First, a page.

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  • Artificial intelligence gaming illustration
  • eye profile
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Your search has returned 30 articles:
  • Feature

    AI can learn real-world skills from playing StarCraft and Minecraft

    Dario Wünsch was feeling confident. The 28-year-old from Leipzig, Germany, was about to become the first professional gamer to take on the artificial intelligence program AlphaStar in the rapid-fire video game StarCraft II. Wünsch had been professionally playing StarCraft II, in which competitors command alien fleets vying for territory, for nearly a decade. No way could he lose this five-...

    05/14/2019 - 12:07 Artificial Intelligence, Computing, Robotics
  • Editor's Note

    Celebrating scientists who ask big questions

    Humans are problem solvers. All day, every day, we ask ourselves questions. Should I wear socks with these shoes? Bring a phone charger? Eat the whole sandwich? Finish that assignment or watch YouTube? And that’s just an average day. When we apply the tools of science to answering big questions, we can do amazing things.

    In this double issue of Science News, we profile scientists...

    05/11/2019 - 07:15 Science & Society
  • Letters to the Editor

    Readers were curious about green icebergs, aliens and more

    Going green

    Researchers found iron oxides trapped in a sample of green Antarctic ice. The compounds may explain why typically blue-hued icebergs can sometimes appear green, Jeremy Rehm reported in “Tiny bits of iron may explain why some icebergs are green” (SN: 3/30/19, p. 12).

    “Since icebergs can drift for thousands of miles, and because iron is a limiting nutrient for algae, I...

    05/11/2019 - 07:00 Ecology, Astronomy, Health
  • 50 years ago, scientists tried to transplant part of a human eye

    Transplants: Part of a whole eye —

    After an attempted cornea transplant failed, ophthalmologists in Houston, Tex., tried a more daring experiment to restore the vision of 54-year-old John Madden…. They transplanted an entire eye from a donor who had died of a brain tumor.… [Later, the doctor who did the surgery] announced that only the front part of the donor’s eye had been...

    05/09/2019 - 07:00 Biomedicine
  • Feature

    The search for new geologic sources of lithium could power a clean future

    The future of lithium is electrifying. Cars and trucks powered by lithium batteries rather than fossil fuels are, to many people, the future of transportation. Rechargeable lithium batteries are also crucial for storing energy produced by solar and wind power, clean energy sources that are a beacon of hope for a world worried about the rapidly changing global climate.

    Prospecting for new...

    05/07/2019 - 14:09 Earth, Technology, Sustainability
  • Feature

    Can Silicon Valley entrepreneurs make crickets the next chicken?

    Trina Chiasson was raised in a log cabin, learned to spin plates in Chicago’s circus arts community, dreamed up a software company and three years later sold it to a bigger company. Her next challenge: building a business, called Ovipost, that brings better technology to cricket farming.

    “I didn’t know any cricket farmers growing up, I know you’ll be shocked to learn,” she says. Yet she’...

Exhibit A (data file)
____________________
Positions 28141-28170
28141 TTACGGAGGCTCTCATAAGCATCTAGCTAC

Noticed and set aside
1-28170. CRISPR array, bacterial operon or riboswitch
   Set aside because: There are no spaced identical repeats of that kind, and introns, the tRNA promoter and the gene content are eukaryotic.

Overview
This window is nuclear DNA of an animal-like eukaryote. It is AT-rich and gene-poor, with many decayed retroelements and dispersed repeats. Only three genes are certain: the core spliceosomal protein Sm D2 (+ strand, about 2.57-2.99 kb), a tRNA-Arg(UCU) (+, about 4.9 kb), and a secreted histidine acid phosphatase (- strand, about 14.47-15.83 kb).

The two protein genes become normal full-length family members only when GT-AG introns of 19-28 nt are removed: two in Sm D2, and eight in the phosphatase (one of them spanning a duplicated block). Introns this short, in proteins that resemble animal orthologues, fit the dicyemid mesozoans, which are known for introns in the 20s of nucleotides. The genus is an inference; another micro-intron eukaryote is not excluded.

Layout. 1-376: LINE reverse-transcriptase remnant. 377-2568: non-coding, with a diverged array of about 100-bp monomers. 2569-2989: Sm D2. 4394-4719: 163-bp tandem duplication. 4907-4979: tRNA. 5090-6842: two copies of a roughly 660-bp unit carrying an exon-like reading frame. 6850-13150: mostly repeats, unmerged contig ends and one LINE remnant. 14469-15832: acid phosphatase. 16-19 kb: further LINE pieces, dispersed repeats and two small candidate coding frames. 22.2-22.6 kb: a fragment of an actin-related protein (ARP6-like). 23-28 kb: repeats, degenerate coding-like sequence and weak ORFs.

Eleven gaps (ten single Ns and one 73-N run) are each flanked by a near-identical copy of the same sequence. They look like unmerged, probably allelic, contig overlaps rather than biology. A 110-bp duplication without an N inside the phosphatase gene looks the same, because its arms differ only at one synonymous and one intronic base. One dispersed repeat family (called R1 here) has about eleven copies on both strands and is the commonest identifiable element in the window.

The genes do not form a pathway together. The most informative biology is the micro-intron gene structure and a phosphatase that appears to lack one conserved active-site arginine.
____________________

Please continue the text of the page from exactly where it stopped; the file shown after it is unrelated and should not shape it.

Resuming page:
05/02/2019 - 07:00 Agriculture, Animals, Sustainability
  • Experiences

    A science-themed escape room gives the brain a workout

    Professor Schrödenberg is missing, and evil agents want to use her quantum computing research for nefarious purposes. Stopping them is up to you, but completing your mission will require solving some mind-bending puzzles —based on science.

    If you are up for the challenge, you can test your wits at LabEscape, a science-themed escape room at the Lincoln Square Mall in Urbana, Ill. Escape...

    04/29/2019 - 12:40 Science & Society, Physics, Quantum Physics
  • News

    A genetic scorecard could predict your risk of being obese

    There’s a new way to predict whether a baby will grow into an obese adult.

    Combining the effect of more than 2.1 million genetic variants, researchers have created a genetic predisposition score that they say predicts severe obesity. People with scores in the highest 10 percent weighed, on average, 13 kilograms (about 29 pounds) more than those with the lowest 10 percent of scores, the...

    04/18/2019 - 11:00 Genetics
  • Science Visualized

    Warm, dry winds may be straining Antarctica’s Larsen C ice shelf

    Turquoise pools of snowmelt on the Antarctic Peninsula, including on the Larsen C ice shelf, have recently been forming months after the continent’s peak summer melt. Bursts of warm, dry wind cascading over mountains that run along the peninsula are largely to blame, researchers report April 11 in Geophysical Research Letters. In this March 2016 satellite image, meltwater on part of Larsen C...

    04/18/2019 - 06:00 Earth, Climate, Oceans
  • News

    Dead pig brains bathed in artificial fluid showed signs of cellular life

    Scientists have restored cellular activity to pig brains hours after the animals’ death — an unprecedented feat. This revival, achieved with a sophisticated system of artificial fluid, took place four hours after the pigs’ demise at a slaughterhouse.

    “This is a huge breakthrough,” says ethicist and legal scholar Nita Farahany of Duke University, who wasn’t involved in the research. “It...

    04/17/2019 - 13:15 Neuroscience, Health